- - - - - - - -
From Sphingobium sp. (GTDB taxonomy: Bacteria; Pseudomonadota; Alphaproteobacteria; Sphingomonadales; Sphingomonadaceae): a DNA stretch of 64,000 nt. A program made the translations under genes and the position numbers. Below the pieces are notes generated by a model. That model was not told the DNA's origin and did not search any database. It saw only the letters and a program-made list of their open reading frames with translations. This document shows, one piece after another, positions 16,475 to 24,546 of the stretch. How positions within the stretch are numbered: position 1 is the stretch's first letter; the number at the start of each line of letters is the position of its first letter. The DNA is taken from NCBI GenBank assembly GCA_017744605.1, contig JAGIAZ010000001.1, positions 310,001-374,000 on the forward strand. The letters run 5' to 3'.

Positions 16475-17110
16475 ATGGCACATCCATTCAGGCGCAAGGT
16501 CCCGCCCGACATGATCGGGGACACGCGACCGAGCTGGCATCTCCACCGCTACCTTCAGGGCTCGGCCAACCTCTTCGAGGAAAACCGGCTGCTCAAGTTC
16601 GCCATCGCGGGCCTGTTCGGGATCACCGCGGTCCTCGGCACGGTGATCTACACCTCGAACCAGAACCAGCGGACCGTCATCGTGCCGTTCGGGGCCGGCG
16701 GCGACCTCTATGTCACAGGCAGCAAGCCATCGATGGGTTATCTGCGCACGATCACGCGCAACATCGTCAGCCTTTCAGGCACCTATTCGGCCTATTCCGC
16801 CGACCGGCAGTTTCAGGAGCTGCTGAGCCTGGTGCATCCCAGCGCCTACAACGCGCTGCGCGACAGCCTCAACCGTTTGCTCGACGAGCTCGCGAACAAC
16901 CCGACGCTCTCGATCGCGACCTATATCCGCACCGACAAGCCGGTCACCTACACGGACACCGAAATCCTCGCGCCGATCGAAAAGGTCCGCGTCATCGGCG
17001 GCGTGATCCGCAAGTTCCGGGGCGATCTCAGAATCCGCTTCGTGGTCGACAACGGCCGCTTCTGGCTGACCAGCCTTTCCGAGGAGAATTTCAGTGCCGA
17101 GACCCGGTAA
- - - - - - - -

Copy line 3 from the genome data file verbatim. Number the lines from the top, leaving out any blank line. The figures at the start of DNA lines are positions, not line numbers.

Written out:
16475 ATGGCACATCCATTCAGGCGCAAGGT